Just like Naomi, people down through the ages have had or will have depression. I want to encourage you to not let depression go untreated. There are effective cures being used to treat this form of mental illness.
I see Naomi as a realist, and a pragmatist. She saw life as it is, not how she wished it to be. Once she planned to do something then she became resolute in carrying it out. That helped her in solving difficult problems, which then helped her in overcoming depression.
Now Orpah and Ruth wanted to travel with Naomi to Bethlehem. In preparation, each woman would’ve made sure they had some fresh water stored in a dried animal skin, several loaves of unleavened baked bread, and roasted grain for their evening meal. They also had cakes of figs and clusters of raisins for stamina and quick energy while they were traveling. This would’ve been their common “travel food.”
So, after gathering up their small bundles the three women start out on this arduous journey together. But they hadn’t gone far when Naomi takes the leadership role and told the two young women to go back to their mothers’ homes (1:8,9).
Like Naomi, you’re not going to get better unless you show leadership in your own life. If you’re unsure of which direction to go in, then seek some guidance from someone that you trust.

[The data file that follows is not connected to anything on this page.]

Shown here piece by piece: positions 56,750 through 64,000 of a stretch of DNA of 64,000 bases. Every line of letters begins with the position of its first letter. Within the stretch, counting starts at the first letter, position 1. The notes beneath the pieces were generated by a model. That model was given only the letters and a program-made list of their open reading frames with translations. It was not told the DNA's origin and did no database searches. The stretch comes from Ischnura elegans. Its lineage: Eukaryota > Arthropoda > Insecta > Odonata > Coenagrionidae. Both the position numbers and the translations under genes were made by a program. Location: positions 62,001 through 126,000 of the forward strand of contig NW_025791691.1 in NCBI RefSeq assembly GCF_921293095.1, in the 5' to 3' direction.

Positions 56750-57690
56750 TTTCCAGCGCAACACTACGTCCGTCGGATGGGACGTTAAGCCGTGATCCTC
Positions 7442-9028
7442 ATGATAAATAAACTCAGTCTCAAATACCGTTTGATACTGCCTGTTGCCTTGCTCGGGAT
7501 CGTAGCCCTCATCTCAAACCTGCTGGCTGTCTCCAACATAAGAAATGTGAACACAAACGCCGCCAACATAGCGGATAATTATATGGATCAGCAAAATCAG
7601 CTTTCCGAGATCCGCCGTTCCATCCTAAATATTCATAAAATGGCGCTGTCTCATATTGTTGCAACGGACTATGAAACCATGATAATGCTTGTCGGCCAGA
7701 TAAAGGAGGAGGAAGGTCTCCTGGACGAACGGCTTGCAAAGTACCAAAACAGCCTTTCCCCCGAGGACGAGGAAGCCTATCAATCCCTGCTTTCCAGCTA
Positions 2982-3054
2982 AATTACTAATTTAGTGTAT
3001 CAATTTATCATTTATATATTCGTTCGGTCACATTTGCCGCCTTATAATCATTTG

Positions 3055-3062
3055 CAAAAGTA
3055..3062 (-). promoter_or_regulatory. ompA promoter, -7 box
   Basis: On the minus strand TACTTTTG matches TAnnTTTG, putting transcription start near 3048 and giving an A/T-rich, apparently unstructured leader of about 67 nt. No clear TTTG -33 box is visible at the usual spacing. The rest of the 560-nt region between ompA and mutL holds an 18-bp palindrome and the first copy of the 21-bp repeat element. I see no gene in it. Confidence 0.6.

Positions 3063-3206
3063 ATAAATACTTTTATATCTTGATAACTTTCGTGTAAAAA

Avoid taking negative advice from someone who demeans you. And don’t take advice from someone who won’t meet even their own expectations or potential.
Naomi only wanted the best for these two young women and didn’t want them to take unnecessary risks. But she was a woman with a strong will. And not afraid to take a calculated risk.
Naomi had been the glue that held her family together. She had mentored and cared for all of them. That’s why the two women wanted to go with her. She had taught them all about the Jewish faith during their time in Moab. How do I know that? At the time of their departure Ruth told Naomi that she wanted to follow “your God.”
Now when Naomi said her goodbyes to these two younger women something significant took place at that dusty crossroads. Let’s find out exactly what happened.
A Brief Look At Orpah
There they were, three women standing at the crossroads of not only their physical direction, but also their life’s direction. And it didn’t take long for Orpah to change her mind.
It did seem logical for her to go visit her family. But, in truth she longed for the lifestyle she had before she married. She was tied to her past. The past in in the past and none of us can change it, nor relive it.
Orpah, looked too closely at the problem instead of looking at the big-picture solution. Because of this she bought more problems on herself than had she gone with Naomi.